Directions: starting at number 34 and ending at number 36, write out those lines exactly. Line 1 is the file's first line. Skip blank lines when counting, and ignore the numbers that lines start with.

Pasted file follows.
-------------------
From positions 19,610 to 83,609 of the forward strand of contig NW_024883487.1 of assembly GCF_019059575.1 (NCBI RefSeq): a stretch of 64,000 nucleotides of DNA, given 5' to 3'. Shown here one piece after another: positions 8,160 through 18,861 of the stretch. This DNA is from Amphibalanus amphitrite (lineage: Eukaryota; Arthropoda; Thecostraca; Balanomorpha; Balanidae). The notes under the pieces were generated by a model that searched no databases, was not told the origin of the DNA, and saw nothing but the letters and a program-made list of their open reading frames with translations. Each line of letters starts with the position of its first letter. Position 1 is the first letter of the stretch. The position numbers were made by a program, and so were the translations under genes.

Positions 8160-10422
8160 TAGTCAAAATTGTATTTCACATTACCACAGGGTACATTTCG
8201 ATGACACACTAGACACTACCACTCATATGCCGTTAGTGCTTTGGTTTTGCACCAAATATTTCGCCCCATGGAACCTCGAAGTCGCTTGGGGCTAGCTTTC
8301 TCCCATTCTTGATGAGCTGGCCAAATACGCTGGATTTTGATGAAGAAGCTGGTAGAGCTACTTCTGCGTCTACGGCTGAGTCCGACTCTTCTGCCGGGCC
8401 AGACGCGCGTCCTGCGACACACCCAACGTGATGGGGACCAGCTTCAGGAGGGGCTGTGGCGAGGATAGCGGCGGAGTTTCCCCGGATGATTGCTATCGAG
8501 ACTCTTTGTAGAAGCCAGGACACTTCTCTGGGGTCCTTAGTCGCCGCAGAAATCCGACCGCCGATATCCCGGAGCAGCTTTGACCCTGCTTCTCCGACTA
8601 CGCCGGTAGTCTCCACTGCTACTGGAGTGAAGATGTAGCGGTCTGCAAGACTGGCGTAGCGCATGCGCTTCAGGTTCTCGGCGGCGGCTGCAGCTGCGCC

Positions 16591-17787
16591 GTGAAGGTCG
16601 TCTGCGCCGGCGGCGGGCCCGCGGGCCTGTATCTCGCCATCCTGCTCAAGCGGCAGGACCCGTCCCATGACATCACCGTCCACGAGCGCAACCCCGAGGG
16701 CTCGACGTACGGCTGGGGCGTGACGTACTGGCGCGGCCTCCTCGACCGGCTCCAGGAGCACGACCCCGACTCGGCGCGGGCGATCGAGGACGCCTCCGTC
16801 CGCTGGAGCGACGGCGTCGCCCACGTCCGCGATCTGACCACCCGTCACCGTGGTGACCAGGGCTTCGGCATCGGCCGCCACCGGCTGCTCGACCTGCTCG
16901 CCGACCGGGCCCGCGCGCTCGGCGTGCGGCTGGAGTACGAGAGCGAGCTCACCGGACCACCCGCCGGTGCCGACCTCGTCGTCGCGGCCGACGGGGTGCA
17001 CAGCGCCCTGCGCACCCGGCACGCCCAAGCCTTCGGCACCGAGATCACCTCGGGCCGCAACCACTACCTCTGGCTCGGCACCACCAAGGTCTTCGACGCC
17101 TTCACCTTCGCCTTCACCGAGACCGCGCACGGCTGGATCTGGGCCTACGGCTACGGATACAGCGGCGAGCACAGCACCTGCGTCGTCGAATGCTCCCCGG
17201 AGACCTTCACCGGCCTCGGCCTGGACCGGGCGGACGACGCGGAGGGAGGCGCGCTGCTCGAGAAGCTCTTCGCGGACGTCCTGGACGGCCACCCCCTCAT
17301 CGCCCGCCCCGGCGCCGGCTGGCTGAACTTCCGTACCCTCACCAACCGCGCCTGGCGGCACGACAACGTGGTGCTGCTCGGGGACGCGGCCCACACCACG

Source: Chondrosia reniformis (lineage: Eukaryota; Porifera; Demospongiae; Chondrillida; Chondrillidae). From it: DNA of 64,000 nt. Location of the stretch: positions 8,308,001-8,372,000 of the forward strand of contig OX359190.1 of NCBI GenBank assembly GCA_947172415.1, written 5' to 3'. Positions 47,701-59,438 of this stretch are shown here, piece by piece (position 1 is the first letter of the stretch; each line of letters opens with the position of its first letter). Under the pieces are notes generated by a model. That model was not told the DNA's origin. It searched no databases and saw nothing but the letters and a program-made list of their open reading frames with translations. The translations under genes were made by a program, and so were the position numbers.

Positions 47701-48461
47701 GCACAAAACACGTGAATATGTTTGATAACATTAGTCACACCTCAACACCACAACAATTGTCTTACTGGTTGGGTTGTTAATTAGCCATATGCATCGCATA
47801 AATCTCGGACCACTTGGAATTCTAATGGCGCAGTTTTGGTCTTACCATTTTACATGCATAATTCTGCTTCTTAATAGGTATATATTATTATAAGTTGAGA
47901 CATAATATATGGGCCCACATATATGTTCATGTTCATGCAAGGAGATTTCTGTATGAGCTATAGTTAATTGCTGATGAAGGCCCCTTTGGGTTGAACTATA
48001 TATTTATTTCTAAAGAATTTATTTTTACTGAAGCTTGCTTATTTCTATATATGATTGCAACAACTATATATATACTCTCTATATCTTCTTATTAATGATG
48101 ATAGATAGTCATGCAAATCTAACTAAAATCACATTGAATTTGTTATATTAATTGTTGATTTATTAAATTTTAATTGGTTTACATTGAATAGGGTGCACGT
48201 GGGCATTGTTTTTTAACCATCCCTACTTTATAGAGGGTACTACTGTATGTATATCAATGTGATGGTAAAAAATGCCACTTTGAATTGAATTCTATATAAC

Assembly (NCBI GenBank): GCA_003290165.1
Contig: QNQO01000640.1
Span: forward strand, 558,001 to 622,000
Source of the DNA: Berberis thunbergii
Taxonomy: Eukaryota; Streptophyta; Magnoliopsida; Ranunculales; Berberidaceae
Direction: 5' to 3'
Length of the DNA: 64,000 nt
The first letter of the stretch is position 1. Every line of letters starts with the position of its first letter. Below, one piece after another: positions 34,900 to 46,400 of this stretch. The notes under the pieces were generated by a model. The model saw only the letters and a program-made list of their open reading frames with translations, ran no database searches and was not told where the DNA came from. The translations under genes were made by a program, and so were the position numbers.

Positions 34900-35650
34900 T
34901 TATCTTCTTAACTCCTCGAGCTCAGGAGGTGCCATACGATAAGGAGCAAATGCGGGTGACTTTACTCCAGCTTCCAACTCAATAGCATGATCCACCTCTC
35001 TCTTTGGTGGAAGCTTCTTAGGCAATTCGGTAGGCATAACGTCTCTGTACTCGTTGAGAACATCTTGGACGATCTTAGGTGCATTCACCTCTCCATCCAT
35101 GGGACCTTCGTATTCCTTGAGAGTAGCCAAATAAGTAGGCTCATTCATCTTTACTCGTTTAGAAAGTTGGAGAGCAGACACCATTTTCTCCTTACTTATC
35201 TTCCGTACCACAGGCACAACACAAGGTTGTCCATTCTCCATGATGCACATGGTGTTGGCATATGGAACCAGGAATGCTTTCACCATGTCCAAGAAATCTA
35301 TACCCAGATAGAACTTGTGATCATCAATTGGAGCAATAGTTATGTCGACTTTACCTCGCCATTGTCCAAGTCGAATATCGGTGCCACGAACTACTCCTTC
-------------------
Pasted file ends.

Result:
The first letter of the stretch is position 1. Every line of letters starts with the position of its first letter. Below, one piece after another: positions 34,900 to 46,400 of this stretch. The notes under the pieces were generated by a model. The model saw only the letters and a program-made list of their open reading frames with translations, ran no database searches and was not told where the DNA came from. The translations under genes were made by a program, and so were the position numbers.

Positions 34900-35650
34900 T